There are many stereotypes and ignorant assumptions that I’ve been subjected to over the years. Some, I guess, can be positive and quite nice to hear. Then there are some which never fail to antagonise and rile me. And because I am genuine disabled person, and therefore it is the only thing I’m allowed to talk about, I thought I’d go through some of these delightful assumptions.
1. Don’t have a job. You are disabled. Don’t be so greedy, pick one, not both.
This week I was filling in an online questionnaire and was genuinely baffled by this conundrum:
Which selection do I pick? If I correctly identify myself as employed (shh, don’t tell the fundamentalists) then am I being a disabled deviant? Am I going to get dragged back to my house and given a jigsaw puzzle to complete?
2. Don’t have children.
3. Don’t even have sex, or a partner. You’re not going to reproduce anyway, so if you must engage in anything in the boudoir, it must only be of the freaky sordid fetish kind, nothing normal.
Aside from this, the only partner you’re allowed is a carer. Just ask Premier Inn.
Silly Billy! You can’t have a disabled family room! Whose children would you steal? You might scare someone into thinking you have offspring.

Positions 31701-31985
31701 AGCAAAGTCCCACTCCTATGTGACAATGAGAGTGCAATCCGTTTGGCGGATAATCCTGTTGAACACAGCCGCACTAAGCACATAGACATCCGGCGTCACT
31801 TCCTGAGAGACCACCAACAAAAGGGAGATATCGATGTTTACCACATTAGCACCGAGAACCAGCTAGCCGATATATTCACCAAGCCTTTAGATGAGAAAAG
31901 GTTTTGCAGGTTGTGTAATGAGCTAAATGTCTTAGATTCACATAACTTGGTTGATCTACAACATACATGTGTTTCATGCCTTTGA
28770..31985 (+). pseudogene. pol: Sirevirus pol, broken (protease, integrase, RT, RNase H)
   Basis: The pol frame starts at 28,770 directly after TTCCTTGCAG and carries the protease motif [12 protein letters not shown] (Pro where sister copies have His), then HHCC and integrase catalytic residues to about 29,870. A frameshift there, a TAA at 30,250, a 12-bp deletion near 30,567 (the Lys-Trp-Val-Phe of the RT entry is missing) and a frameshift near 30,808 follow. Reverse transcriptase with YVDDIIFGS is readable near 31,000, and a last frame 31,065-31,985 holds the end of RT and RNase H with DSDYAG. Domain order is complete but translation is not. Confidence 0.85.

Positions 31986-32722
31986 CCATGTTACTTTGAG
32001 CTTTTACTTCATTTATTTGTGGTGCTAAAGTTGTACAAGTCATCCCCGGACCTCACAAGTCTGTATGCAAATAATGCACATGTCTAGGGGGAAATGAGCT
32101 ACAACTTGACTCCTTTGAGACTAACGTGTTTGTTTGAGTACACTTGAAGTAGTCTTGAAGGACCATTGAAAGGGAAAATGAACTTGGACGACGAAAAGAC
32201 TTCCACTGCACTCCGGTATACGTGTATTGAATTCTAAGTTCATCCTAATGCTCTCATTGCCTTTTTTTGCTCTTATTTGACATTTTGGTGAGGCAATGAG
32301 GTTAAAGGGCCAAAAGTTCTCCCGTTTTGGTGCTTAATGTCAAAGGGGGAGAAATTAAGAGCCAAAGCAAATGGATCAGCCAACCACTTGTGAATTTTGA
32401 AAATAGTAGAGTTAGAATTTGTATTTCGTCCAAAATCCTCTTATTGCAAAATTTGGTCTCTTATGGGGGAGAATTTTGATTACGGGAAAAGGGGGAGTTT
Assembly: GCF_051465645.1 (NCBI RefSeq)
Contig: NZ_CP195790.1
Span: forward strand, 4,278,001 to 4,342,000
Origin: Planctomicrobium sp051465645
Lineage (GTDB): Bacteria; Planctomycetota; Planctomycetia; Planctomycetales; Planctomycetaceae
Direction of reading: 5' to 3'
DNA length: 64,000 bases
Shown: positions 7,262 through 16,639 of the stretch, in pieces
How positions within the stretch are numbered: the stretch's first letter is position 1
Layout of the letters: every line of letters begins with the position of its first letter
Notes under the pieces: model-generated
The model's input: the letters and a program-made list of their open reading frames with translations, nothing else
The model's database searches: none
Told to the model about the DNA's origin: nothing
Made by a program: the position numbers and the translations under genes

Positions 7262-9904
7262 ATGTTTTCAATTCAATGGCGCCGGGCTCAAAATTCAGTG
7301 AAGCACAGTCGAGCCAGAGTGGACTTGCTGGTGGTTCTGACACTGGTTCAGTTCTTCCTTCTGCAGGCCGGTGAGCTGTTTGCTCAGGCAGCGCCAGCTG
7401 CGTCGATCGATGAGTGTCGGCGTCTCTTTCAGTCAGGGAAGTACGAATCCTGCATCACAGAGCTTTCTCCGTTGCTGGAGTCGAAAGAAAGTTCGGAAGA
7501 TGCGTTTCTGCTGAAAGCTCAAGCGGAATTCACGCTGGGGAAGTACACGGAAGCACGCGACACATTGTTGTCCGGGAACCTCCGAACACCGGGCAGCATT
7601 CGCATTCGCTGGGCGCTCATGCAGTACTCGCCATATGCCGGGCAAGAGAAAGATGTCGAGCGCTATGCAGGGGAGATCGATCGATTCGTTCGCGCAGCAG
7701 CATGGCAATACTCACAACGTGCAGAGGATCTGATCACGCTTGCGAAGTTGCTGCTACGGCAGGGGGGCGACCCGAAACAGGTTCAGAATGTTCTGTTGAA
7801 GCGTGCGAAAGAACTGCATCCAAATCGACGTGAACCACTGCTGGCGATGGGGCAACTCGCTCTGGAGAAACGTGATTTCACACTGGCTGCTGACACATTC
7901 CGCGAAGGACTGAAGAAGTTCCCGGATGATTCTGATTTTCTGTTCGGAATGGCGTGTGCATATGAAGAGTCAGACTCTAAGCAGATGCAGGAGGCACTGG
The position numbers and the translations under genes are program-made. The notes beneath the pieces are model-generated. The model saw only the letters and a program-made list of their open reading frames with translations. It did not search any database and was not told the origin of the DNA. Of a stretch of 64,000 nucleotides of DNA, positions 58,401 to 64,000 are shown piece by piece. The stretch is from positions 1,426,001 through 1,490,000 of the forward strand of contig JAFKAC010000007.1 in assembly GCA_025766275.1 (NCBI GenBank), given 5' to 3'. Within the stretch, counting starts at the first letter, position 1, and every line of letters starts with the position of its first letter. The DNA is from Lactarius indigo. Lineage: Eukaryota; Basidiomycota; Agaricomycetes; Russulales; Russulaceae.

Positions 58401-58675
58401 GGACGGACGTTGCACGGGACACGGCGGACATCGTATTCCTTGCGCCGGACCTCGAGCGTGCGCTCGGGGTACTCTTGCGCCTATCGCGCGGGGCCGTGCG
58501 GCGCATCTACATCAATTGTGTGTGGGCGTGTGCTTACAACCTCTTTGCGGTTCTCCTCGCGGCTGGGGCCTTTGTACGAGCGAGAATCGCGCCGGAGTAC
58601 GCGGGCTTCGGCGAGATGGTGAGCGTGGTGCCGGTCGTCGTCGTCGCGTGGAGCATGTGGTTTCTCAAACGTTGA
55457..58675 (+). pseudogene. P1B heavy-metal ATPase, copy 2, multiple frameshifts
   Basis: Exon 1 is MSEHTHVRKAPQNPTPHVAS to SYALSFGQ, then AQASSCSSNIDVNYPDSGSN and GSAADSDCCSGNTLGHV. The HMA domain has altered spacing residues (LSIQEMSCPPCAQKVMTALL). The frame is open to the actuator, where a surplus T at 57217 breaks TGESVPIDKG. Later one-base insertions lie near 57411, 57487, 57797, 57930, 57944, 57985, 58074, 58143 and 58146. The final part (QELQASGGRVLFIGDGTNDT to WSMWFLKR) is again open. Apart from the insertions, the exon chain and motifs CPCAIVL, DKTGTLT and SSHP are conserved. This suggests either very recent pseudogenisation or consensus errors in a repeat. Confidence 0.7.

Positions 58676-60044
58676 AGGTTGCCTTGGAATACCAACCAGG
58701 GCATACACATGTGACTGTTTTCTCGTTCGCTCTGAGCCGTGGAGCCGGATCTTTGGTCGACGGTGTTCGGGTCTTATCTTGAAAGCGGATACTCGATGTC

4. Take up a hobby. Painting with your toes or something will suffice. Nothing mainstream.
5. Talking of mainstream, step away from the local comprehensive school. No associating with normals. You surely didn’t have an ordinary education did you?
6. Don’t be tempted to step (I mean roll, apologies) into a children’s clothing aisle alone. You’ll confuse the locals.
7. For convenience in conversation with passers-by, you need to acquire your disability in an accident. Usually a car accident or bungee jumping blip will do. Don’t try and claim that you inherited your condition, or were born with a defect or something. It just won’t work.
8. Visually impaired or deaf? Please use a wheelchair to inform people of your disability. Easy peasy.
9. Don’t answer questions for yourself in restaurants or theatres. Gesture impatiently towards your partner (carer), or friend (carer) or sibling (b*tch) to answer for you. It’ll save the awkward confusion when ‘Hi I’m Denise, how can I help’ is wondering who to address when she asks if you’d like to sit on a chair or remain in your wheelchair.
10. Don’t be tempted to initiate your first sip of drink in a restaurant. It is your drink, indeed, but the waiter might want to adjust your straw a few times to his own specifications before you proceed.
11. Don’t worry if you can’t access certain levels or areas in a high street clothes shop. Charity shops are ALWAYS accessible. Fact. Problem solved.
12. Be willing to disclose your entire personal life, home life, morning routines, maybe even your weekly shopping list, to anyone who asks. It might be handy to rehearse some answers. It would be just rude to ‘prefer not to’ detail how you go to the toilet.
And finally 13. Don’t have a personality. Don’t need one. Just unnecessary. You’ve defined yourself by having a disability.
Good luck with that.
Footnote. Just re-read number 3 and realised my mum reads this blog. My GRAN reads this blog. Help.